“I would be afraid to go to the grocery store. … But the minute the city of Tulsa announced it was going to excavate for mass graves, I bought my ticket. And then I got on an airplane. I had my face mask and shield on, literally terrified of flying into Tulsa, (but) knowing that the story was so important for me to tell.”
The first excavations in the search for mass graves began in July 2020, a few months after the killing of George Floyd sparked a huge racial justice movement.
Brown says she saw “the connective dots between the massacre and the continued cries for justice, the cries to end oppression, the cries to end racism, the pain that Black people feel. I understand it. I live it.”
Yet she is optimistic about the potential for healing. “When we take the time to talk to people and really try to get them to understand the pain of racism, sometimes it clicks. I’ve seen people recently who’ve come to me and said to me, ‘Now I understand. … I’m going to actively engage to fight racism.'”
Says Brown: “People can change. There is hope. There is a lot of hope.”
The director: Dawn Porter
Dawn Porter had a full plate when she was approached about helming a project on the Tulsa massacre. She already was working on “The Me You Can’t See,” the Apple TV+ series from Oprah Winfrey and Prince Harry on mental health issues.
But Porter couldn’t turn down the chance to do a film examining the parallels between century-old racial violence and the current climate.
“Rise Again: Tulsa and the Red Summer” (which also features Washington Post reporter Brown in a prominent role) gets its subtitle from the period in 1919 when terror rained on Black Americans across the country, from East St. Louis to Chicago to Washington, D.C., and beyond.
The Red Summer refers to the return of African American soldiers from World War I. After risking their lives in battle overseas, they wanted a fair deal and better treatment at home. But the notion of equality for Black citizens spurred a backlash of killings and the burning of homes and businesses, a terrible preview of what was to come in Tulsa.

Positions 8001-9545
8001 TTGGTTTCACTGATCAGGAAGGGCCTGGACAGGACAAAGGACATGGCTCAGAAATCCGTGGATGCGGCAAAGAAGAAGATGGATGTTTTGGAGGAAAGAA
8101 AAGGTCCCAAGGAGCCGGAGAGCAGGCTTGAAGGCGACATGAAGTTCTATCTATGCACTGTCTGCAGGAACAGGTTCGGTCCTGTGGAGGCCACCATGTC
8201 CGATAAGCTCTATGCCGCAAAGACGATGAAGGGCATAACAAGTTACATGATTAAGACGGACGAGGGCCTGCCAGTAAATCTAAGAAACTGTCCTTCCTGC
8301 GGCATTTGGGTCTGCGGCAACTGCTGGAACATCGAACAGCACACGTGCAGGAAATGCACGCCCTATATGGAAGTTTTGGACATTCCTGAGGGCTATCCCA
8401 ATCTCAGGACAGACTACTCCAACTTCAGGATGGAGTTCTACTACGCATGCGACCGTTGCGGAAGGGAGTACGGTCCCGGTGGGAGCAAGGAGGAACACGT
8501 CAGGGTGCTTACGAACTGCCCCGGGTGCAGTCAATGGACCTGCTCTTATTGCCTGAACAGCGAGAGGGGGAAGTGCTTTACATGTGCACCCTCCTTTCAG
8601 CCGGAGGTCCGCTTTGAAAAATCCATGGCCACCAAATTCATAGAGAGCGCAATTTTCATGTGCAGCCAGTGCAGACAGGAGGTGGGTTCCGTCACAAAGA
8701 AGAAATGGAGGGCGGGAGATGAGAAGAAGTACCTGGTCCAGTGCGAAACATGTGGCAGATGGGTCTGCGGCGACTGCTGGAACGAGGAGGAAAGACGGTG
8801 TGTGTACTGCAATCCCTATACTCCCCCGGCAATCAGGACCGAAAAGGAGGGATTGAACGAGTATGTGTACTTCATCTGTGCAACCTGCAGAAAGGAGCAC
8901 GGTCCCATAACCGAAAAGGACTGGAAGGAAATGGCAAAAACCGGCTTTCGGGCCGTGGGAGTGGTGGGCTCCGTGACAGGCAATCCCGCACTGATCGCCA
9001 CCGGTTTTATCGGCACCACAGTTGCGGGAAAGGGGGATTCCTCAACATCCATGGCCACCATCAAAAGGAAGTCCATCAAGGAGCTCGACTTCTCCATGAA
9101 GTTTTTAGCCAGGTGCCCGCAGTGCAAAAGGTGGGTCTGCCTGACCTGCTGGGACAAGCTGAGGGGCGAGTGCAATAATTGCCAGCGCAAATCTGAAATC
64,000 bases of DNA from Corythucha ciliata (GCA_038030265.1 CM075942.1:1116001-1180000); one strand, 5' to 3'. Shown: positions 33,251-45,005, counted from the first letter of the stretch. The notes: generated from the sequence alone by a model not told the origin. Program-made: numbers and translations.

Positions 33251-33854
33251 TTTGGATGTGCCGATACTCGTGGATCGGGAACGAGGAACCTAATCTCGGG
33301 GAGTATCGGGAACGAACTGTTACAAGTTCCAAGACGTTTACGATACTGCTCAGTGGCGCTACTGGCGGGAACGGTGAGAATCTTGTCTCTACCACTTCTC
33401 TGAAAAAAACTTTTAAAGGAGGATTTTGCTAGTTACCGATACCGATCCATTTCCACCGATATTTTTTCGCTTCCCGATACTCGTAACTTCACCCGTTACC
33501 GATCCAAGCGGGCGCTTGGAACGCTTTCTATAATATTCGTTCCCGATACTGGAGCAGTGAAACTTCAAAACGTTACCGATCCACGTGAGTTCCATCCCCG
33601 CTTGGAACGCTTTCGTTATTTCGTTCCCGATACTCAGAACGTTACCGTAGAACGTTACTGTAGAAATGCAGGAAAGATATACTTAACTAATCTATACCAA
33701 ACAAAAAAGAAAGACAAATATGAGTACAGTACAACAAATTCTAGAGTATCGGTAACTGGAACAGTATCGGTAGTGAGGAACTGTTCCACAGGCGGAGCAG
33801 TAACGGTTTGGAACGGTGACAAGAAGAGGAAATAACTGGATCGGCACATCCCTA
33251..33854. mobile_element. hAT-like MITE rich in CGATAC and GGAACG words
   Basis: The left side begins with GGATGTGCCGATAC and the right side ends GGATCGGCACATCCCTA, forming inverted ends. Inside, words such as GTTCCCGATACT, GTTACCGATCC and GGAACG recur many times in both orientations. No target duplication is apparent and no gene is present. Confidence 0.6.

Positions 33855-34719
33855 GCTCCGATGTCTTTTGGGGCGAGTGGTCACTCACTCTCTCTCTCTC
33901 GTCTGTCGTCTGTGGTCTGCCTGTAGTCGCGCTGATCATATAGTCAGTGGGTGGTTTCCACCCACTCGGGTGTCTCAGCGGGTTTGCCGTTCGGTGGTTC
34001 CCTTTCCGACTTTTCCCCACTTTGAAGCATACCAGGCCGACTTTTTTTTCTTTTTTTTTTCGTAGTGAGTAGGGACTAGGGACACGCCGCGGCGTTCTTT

Porter details the three days of carnage that erupted in the small town of Elaine, Arkansas, in 1919, illustrating that Greenwood was no isolated target.
She says the patterns of what spurs racial violence toward Blacks persist today: economic envy, the fallacy of white supremacy, baseless accusations of white women being accosted by Black men.
In one segment, viral contemporary clips are shown of white women calling the police with unjustified complaints against Black people. In the film, such white privilege behavior is compared to “a massacre of the spirit.”
Porter says the purpose of the film isn’t to wallow in past suffering, but to understand its origins. She named the film “Rise Again” to acknowledge the strength needed to overcome racism and achieve remarkable success, as 1921 Greenwood had before the massacre.
“I emerged from this with such a great degree of pride and I hope (viewers) see that, too. I know it’s a tough watch, but you have to understand the remarkable accomplishments. You have to understand the adversity. You have to understand where people started to appreciate where they got to.”
Where others might see competition in the flood of Tulsa documentaries, Porter sees a communal mission. “I am thrilled there are so many projects. It’s so much harder to ignore these facts when they’re so prevalent,” she says.
The historian: Scott Ellsworth
Scott Ellsworth recounts how in the late 1940s, a Black survivor of the Tulsa massacre appeared at a class at the all-white University of Tulsa.
None of the students had heard about the event before and it was difficult for them to believe it really happened, even with proof right there in front of them.
Says Ellsworth, “That would be like a young person growing up in Manhattan today and not having any knowledge of 9/11, of the World Trade Center, no photographs available, no museum, no memorial, (everything) just wiped clean.”
Ellsworth had overheard things about the massacre while growing up in a white neighborhood in Tulsa in the 1960s, “You’d occasionally hear older adults, maybe neighbors or something, talk about this. But when you’d show up, they’d change the subject or lower their voices. I had heard these stories of bodies floating down the Arkansas River … but it was impossible to learn anything.”
As a history student in the mid-1970s, he began gathering information by interviewing massacre survivors and witnesses. Today, he is a leading scholar on the massacre. His latest book, “The Ground Breaking: An American City and Its Search for Justice,” (Dutton, $28) has drawn praise from the Oprah Daily website, Beto O’Rourke and the Rev. Dr. William Barber II of the Poor People’s Campaign.